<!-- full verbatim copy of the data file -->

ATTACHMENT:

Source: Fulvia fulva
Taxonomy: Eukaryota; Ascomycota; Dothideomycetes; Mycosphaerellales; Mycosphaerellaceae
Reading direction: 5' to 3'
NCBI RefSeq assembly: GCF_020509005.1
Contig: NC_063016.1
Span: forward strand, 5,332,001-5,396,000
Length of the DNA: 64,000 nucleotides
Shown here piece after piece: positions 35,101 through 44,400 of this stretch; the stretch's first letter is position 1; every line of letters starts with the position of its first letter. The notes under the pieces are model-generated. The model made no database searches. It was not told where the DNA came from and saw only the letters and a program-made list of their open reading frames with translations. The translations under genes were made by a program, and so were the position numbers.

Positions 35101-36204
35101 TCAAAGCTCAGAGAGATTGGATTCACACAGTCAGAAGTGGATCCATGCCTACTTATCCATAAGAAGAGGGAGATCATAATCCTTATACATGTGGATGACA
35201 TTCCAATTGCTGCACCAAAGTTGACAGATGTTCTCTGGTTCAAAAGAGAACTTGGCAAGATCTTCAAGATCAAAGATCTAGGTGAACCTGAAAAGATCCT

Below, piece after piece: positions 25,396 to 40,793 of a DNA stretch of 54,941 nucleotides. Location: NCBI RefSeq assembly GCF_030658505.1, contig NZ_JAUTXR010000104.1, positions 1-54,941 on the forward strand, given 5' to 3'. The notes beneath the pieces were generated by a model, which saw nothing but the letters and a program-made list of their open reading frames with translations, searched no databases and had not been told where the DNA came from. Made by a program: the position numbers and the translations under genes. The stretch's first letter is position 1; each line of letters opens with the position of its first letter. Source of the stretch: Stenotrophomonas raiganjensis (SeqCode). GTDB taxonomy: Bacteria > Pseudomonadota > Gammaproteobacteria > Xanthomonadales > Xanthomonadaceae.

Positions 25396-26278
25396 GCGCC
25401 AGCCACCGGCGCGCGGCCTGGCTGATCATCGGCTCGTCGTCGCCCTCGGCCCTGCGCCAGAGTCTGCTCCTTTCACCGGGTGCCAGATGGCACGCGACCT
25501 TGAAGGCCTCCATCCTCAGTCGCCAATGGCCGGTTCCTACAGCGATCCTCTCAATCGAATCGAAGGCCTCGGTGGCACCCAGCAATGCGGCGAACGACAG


Source: Fulvia fulva
Taxonomy: Eukaryota; Ascomycota; Dothideomycetes; Mycosphaerellales; Mycosphaerellaceae
Reading direction: 5' to 3'
NCBI RefSeq assembly: GCF_020509005.1
Contig: NC_063016.1
Span: forward strand, 5,332,001-5,396,000
Length of the DNA: 64,000 nucleotides
Shown here piece after piece: positions 35,101 through 44,400 of this stretch; the stretch's first letter is position 1; every line of letters starts with the position of its first letter. The notes under the pieces are model-generated. The model made no database searches. It was not told where the DNA came from and saw only the letters and a program-made list of their open reading frames with translations. The translations under genes were made by a program, and so were the position numbers.

Positions 35101-36204
35101 TCAAAGCTCAGAGAGATTGGATTCACACAGTCAGAAGTGGATCCATGCCTACTTATCCATAAGAAGAGGGAGATCATAATCCTTATACATGTGGATGACA
35201 TTCCAATTGCTGCACCAAAGTTGACAGATGTTCTCTGGTTCAAAAGAGAACTTGGCAAGATCTTCAAGATCAAAGATCTAGGTGAACCTGAAAAGATCCT

Below, piece after piece: positions 25,396 to 40,793 of a DNA stretch of 54,941 nucleotides. Location: NCBI RefSeq assembly GCF_030658505.1, contig NZ_JAUTXR010000104.1, positions 1-54,941 on the forward strand, given 5' to 3'. The notes beneath the pieces were generated by a model, which saw nothing but the letters and a program-made list of their open reading frames with translations, searched no databases and had not been told where the DNA came from. Made by a program: the position numbers and the translations under genes. The stretch's first letter is position 1; each line of letters opens with the position of its first letter. Source of the stretch: Stenotrophomonas raiganjensis (SeqCode). GTDB taxonomy: Bacteria > Pseudomonadota > Gammaproteobacteria > Xanthomonadales > Xanthomonadaceae.

Positions 25396-26278
25396 GCGCC
25401 AGCCACCGGCGCGCGGCCTGGCTGATCATCGGCTCGTCGTCGCCCTCGGCCCTGCGCCAGAGTCTGCTCCTTTCACCGGGTGCCAGATGGCACGCGACCT
25501 TGAAGGCCTCCATCCTCAGTCGCCAATGGCCGGTTCCTACAGCGATCCTCTCAATCGAATCGAAGGCCTCGGTGGCACCCAGCAATGCGGCGAACGACAG